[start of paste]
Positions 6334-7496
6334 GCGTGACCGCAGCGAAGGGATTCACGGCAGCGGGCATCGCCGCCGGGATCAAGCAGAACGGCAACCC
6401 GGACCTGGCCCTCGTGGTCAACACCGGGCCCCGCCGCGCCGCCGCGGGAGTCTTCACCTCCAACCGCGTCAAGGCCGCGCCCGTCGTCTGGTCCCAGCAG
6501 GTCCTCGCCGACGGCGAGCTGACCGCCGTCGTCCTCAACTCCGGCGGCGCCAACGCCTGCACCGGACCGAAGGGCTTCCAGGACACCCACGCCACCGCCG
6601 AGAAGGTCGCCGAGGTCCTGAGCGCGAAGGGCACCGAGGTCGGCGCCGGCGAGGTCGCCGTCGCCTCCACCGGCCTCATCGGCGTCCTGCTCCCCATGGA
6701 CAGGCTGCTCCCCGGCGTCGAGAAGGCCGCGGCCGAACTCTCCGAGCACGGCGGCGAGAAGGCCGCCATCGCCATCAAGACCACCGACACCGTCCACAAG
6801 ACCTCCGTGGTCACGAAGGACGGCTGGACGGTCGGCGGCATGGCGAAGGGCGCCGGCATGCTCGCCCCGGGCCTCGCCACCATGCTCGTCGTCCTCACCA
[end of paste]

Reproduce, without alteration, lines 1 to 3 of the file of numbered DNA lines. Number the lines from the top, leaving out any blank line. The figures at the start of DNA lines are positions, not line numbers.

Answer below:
Positions 6334-7496
6334 GCGTGACCGCAGCGAAGGGATTCACGGCAGCGGGCATCGCCGCCGGGATCAAGCAGAACGGCAACCC
6401 GGACCTGGCCCTCGTGGTCAACACCGGGCCCCGCCGCGCCGCCGCGGGAGTCTTCACCTCCAACCGCGTCAAGGCCGCGCCCGTCGTCTGGTCCCAGCAG